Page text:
Koya-San - worth it?
Is it worth going to Koya-san for 1 or 2 nights? Or should I just stay in Osaka. Any food recommendations? What temples have the best accommodations and food? Thansk for the tips.
I would say yes. It's especially refreshing if you've been in busy cities--the air is fresh and depending on when you go, it's not very crowded. I went in December, so it was quite chilly, but the weather would offer a cool respite in summer (though it would also be much busier).
I stayed at Ekoin, primarily because they had an email address for making reservations and they have at least one person who speaks English on-site. The food was good (though not spectacular, but temple food rarely is), the inn was clean, and the morning services were quite interesting (everyone must attend the morning services). Temple food can be flavourless, but I found Ekoin's food to have enough flavour to make it interesting.
As for other restaurants, I had only eaten at one other restaurant in Koya, and it was like a typical Japanese restaurant in a tourist town. The food was fine, but nothing to write home about.
I wouldn't go for more than 1 night, though. There's enough to keep you busy for 24 hours, but I don't know if there's enough for 48 unless you do a lot of hiking.
(And if you're a tourist or coming from outside the Kansai area, you qualify for a special train pass which makes going to Koya more cost-effective.)
I would also recommend Koya-san, but as prasantrin said, one night is enough. We drove there from Osaka and it was a gorgeous drive - but really takes about 3 hours, so you don't want to do there and back in a single day. I've heard the train ride is good as well, though.
Also stayed at Ekoin and really loved the experience. The tatami rooms are beautiful and there were hardly any other people staying there when we went, so very very quiet. The food was beautiful and interesting but not memorable, flavourwise. Much to our surprise and delight, they offered sake and beer for a small extra cost with the meal. I'm going to attach a couple of photos of our dinner (below). Morning prayers were hilarious because when they say 6:30, they really mean 6:30. I was in mid-toothbrushing when a rather serious monk came storming down the hall to announce "MORNING PRAYER MORNING PRAYER!" I dropped my toothbrush, woke my husband and followed him - I was barely dressed. Breakfast was served in our room afterward.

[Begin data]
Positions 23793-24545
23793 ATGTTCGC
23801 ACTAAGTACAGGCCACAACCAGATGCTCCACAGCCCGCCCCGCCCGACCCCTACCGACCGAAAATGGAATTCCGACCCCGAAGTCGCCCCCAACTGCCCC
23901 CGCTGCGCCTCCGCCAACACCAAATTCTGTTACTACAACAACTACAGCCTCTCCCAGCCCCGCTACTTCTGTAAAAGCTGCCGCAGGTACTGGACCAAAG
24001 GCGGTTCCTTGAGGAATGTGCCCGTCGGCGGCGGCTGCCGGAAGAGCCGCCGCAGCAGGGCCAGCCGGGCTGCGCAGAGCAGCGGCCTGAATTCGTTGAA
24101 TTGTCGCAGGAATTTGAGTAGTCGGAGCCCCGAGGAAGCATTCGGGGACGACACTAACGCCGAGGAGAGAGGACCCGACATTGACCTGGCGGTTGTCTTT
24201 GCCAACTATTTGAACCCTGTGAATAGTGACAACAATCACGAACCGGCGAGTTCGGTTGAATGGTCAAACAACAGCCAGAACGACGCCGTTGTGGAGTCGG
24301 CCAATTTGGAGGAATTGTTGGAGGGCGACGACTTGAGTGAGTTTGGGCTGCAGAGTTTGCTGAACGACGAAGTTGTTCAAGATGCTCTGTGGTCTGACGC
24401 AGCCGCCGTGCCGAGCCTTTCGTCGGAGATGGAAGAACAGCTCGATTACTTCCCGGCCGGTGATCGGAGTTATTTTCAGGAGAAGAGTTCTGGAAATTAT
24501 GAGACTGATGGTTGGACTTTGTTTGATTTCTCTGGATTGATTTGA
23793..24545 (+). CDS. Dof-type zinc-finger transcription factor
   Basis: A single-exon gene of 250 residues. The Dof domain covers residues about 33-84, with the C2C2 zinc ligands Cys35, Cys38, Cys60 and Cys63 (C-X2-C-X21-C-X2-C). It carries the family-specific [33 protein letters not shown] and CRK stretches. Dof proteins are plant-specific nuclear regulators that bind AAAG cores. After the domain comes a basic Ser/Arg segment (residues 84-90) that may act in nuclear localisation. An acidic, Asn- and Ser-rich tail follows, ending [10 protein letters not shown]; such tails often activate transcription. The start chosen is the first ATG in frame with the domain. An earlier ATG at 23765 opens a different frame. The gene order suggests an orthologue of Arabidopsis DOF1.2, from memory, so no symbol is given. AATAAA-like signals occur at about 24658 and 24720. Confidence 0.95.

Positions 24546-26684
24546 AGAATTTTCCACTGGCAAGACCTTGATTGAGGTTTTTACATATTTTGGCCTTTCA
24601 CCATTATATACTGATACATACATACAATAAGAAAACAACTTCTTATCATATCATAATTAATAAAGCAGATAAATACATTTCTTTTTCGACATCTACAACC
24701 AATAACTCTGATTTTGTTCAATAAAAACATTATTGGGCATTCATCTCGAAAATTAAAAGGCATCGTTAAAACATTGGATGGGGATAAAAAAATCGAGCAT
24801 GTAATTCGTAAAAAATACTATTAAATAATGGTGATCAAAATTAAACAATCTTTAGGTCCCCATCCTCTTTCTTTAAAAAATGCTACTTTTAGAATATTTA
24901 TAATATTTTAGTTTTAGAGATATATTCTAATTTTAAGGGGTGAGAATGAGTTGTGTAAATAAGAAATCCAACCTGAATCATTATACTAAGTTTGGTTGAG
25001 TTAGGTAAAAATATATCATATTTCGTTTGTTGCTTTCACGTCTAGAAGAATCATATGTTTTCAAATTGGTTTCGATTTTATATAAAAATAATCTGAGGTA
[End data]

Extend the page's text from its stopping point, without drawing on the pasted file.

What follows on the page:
We got to Koya-san around lunch time, checked in, had lunch at a forgettable restaurant in town then spent the rest of the afternoon exploring. Dinner is promptly at 5:30, after which we wandered through the amazing Buddhist cemetery, then came back for a hot bath. A good time was had by all.
One note about the food--they offer you a more expensive meal, or the standard meal. We had the more expensive meal, and I think it was only about Y2000 more than the cheaper meal.
When I went (December 2008), they didn't offer alcohol at all, and in the book that had the rules of the temple, no alcohol (or outside food) was allowed in the rooms.
Also, when I went we could choose the time of our dinner within a certain range (anytime between 5:30 and 7, for example--they ask if 5:30 is OK, and if it's not, you can ask them to bring it later).
Actually we didn't arrange the booking ourselves. Our nephew, who lives in Osaka, made all the arrangements. So I don't know what the options were - I think it cost somewhere around 12,000 yen per person per night for what we had. I have no idea if it was the more expensive meal or not. There didn't seem to be any problem with the alcohol - I believe we may have asked when we checked in and it arrived with the meal. We were there at the end of May.